Monday, August 24, 2009

Sometimes your heart is broken

I don't think I've been as excited about a signing as I was when the Sox signed John Smoltz in the off-season. I'd followed his career for years - the Scenic City is nearly a suburb of Atlanta, so all Atlanta sports get top billing on the local news. Folks around here couldn't believe that the Braves cut Smoltzy lose - and most were interested to see how he'd perform in the AL and as he recovered from shoulder surgery.

I followed his progress all spring and into early summer. I just knew his experience would make him an important figure in the clubhouse, and I witnessed some of his leadership in Detroit in June. Before each game, there would be Smoltz out in left field with Jonathan Papelbon, talking, discussing, coaching. Sometimes they were joined by pitching coach John Farrell, or one of the other veteran pitchers like Wakefield. But you had a sense Smoltz was giving Paps the benefit of his experience as a closer, advice that the brash young closer needs to hear.

Then, suddenly, it looked like he was really going to pitch for the Sox. And - miraculously - his first start was scheduled for a game I was going to be attending. Not only attending, but sitting in a seat right behind home plate. I order my shirt from the Yawkey Way store, charged the camera batteries, and waited to see him in action.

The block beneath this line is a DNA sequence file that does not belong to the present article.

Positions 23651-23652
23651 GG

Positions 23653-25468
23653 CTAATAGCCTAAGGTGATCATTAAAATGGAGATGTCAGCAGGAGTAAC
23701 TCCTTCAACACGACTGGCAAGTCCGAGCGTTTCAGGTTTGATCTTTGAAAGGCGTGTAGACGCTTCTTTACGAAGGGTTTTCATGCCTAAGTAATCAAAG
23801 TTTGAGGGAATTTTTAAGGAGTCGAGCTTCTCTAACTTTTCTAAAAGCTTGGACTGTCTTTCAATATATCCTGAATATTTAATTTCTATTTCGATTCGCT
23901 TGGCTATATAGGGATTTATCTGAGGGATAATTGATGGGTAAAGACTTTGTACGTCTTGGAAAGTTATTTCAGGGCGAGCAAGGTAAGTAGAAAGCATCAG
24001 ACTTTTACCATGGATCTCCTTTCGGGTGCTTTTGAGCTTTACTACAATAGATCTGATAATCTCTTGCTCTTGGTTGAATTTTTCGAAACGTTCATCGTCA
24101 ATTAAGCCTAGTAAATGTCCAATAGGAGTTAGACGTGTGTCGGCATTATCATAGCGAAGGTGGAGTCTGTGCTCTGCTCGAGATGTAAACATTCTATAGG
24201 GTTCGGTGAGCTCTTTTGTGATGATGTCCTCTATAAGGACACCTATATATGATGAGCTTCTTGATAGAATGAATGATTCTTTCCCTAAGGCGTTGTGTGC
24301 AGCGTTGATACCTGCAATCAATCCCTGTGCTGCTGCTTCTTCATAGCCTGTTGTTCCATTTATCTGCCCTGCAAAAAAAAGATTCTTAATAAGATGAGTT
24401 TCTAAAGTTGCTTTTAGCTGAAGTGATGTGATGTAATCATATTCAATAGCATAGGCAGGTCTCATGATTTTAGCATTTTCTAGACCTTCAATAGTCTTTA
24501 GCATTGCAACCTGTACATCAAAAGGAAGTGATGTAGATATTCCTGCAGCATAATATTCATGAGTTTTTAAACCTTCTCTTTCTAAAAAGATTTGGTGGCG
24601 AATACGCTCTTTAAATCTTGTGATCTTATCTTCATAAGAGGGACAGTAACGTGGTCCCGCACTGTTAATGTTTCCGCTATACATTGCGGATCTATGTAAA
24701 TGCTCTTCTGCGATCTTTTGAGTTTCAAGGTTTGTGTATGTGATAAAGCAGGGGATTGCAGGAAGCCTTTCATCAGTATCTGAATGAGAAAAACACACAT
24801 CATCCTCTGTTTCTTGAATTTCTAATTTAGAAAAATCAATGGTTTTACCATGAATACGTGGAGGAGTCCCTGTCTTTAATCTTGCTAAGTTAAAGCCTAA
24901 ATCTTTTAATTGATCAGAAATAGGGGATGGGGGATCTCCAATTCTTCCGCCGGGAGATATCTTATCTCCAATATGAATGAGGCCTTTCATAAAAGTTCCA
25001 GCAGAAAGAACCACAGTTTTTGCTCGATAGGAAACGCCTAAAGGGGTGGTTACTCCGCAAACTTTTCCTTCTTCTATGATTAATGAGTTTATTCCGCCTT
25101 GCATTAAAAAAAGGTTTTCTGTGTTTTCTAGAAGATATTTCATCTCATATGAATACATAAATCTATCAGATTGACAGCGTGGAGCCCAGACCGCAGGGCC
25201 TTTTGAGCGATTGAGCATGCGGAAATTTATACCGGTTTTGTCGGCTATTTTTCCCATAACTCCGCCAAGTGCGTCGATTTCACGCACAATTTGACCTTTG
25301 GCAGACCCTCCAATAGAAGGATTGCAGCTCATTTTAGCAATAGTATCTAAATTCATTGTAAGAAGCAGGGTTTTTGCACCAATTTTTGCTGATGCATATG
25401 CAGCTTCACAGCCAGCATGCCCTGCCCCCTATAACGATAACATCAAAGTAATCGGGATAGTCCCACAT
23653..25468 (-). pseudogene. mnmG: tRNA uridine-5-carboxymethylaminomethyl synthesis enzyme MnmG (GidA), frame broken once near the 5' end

Smoltzy got shelled early in that first start in DC, but then settled in nicely. He ended his outing by striking out the side. My heart soared. This looked good. But then came his other starts. He'd give us a few good innings, then fall apart for one inning. After getting shelled by the Yankees, the Sox had to take a step back and reassess. It looked like the bullpen might be the best place for him, and they offered him that option.

But Smoltz had other ideas. He felt he still had it in him to start. And he found a team willing to take that gamble: the St Louis Cardinals. He started his first game for them this weekend - and set a new Card record for consecutive strike outs, getting the win.

I'm happy (somewhat) for him, but his performance raises a ton of questions. It's too early to say "He's back," certainly. But what does this say about the state of the National League? If the corpse of John Smoltz can beat your team, wow. And it again shows the supremacy of the hitting in the American League. Pitchers of a certain age would do well to watch this as well - it looks like their agents need to start negotiation with the Senior Circuit.

Time will tell how this plays out. We need to see him in another game, because I suspect adrenalin and pride played huge roles in this performance. Plus, they were playing the Padres! And was he really tipping his pitches, as some were suggesting today. If so - why didn't the Sox and John Farrell pick up on this? I can't imagine that such a quick fix was all he needed.

Meanwhile, for me, the feel-good story of the season didn't end the way I had hoped and planned - with Smoltz pitching for the Red Sox in the World Series. But perhaps we will face him there - and kick his butt back into retirement!

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